Document Detail

Monitoring the conjunctiva for carbon dioxide and oxygen tensions and pH during cardiopulmonary bypass.
MedLine Citation:
PMID:  21449229     Owner:  NLM     Status:  In-Process    
The purpose of this study was to measure, for the first time, multiple physiologic parameters of perfusion (pH, PCO2, PO2, and temperature) from the conjunctiva of adult patients during cardiopulmonary bypass while undergoing cardiothoracic surgery. Ten patients who underwent either intracardiac valve repair, atrial septal defect repair, or coronary artery bypass graft surgery had placement of a sensor which directly measured pH, PCO2, PO2, and temperature from the conjunctiva. Data were stratified into seven phases (0-5 minutes prior to bypass; 0-5, 6-10, and 11-15 minutes after initiation of bypass; 0-5 minutes prior to conclusion of bypass; and 0-5 and 6-10 minutes after bypass) and analyzed using a mixed model analysis.The change in conjunctival pH over the course of measurement was not statistically significant (p = .56). The PCO2 level followed a quadratic pattern, decreasing from a mean pre-bypass level of 37.7 mmHg at baseline prior to the initiation of cardiopulmonary bypass to a nadir of 33.2 mmHg, then increasing to a high of 39.4 mmHg at 6-10 minutes post bypass (p < .01). The PO2 declined from a mean pre-bypass level of 79.5 mmHg to 31.3 mmHg by 6-10 minutes post bypass and even post-bypass, it never returned to baseline values (p < .01). Temperature followed a pattern similar to PCO2 by returning to baseline levels as the patient was re-warmed following bypass (p < .01). There was no evidence of any eye injury or inflammation following the removal of the sensor. In the subjects studied, the conjunctival sensor yielded reproducible measurements during the various phases of cardiopulmonary bypass without ocular injury. Further study is necessary to determine the role of conjunctival measurements in critical settings.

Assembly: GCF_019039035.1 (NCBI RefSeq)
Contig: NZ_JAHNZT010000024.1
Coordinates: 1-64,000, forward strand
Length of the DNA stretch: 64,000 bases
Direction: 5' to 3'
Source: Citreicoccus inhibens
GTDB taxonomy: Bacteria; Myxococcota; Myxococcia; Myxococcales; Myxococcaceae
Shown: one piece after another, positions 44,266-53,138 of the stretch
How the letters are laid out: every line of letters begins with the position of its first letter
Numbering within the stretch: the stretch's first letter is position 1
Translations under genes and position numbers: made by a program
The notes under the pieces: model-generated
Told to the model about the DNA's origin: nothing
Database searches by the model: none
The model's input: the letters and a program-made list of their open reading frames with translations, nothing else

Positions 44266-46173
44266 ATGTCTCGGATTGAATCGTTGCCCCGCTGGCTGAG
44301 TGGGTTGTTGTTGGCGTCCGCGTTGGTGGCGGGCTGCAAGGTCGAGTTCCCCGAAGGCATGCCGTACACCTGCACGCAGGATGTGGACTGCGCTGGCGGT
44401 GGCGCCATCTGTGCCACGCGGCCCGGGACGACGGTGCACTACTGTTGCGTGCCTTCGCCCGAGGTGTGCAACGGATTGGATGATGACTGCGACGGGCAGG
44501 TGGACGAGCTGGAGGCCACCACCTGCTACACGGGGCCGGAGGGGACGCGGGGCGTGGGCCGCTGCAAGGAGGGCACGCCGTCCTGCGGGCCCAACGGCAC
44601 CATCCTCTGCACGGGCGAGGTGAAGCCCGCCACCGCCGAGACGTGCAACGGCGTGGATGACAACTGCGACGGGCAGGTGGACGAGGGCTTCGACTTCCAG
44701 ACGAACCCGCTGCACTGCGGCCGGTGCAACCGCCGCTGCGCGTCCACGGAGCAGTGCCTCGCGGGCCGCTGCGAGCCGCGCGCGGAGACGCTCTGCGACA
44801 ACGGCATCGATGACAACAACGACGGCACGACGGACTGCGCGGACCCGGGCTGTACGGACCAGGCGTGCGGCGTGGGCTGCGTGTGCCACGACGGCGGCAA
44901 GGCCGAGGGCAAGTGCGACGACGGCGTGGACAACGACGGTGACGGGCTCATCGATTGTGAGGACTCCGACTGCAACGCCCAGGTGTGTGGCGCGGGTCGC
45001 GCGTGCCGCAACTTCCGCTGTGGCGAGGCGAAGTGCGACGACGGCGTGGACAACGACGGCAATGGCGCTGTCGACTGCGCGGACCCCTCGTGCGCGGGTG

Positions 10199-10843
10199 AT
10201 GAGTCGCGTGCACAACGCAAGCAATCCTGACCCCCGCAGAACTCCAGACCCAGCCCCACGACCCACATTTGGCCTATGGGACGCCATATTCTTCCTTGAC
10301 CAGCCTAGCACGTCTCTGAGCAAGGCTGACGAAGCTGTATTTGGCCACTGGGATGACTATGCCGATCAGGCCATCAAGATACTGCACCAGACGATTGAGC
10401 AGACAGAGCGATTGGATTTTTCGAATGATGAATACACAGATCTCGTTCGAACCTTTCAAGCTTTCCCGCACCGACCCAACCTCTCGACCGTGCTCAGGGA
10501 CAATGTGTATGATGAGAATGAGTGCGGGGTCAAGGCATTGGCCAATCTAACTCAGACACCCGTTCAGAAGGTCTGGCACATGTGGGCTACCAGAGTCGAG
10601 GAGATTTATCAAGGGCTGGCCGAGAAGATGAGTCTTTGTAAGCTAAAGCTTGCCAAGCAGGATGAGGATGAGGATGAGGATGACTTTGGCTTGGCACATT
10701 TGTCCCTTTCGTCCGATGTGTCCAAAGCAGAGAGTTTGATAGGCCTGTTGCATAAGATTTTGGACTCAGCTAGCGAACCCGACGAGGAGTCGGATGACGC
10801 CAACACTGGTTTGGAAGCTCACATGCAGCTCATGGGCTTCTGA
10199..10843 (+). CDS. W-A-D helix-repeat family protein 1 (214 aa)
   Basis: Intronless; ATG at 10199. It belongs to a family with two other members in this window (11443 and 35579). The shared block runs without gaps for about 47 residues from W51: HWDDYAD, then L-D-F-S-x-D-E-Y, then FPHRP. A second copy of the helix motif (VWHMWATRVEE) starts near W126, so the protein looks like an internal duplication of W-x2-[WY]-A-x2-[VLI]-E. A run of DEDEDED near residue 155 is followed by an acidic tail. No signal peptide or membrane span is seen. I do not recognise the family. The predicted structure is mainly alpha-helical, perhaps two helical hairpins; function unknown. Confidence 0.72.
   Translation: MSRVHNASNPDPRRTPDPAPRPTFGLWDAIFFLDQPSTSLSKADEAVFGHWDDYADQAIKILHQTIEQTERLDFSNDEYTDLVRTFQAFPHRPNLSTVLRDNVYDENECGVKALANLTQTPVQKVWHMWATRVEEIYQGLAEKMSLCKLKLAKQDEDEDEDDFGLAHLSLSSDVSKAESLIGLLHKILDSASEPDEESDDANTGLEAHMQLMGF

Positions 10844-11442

Irwin K Weiss; Sherwin J Isenberg; David L McArthur; Madeline Del Signore; John S McDonald
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Publication Detail:
Type:  Journal Article; Research Support, Non-U.S. Gov't    
Journal Detail:
Title:  The Journal of extra-corporeal technology     Volume:  43     ISSN:  0022-1058     ISO Abbreviation:  J Extra Corpor Technol     Publication Date:  2011 Mar 
Date Detail:
Created Date:  2011-03-31     Completed Date:  -     Revised Date:  -    
Medline Journal Info:
Nlm Unique ID:  0267637     Medline TA:  J Extra Corpor Technol     Country:  United States    
Other Details:
Languages:  eng     Pagination:  13-8     Citation Subset:  T    
Department of Pediatrics, David Geffen School of Medicine at UCLA, Mattel Children's Hospital UCLA, Los Angeles, California 90095-1752, USA.
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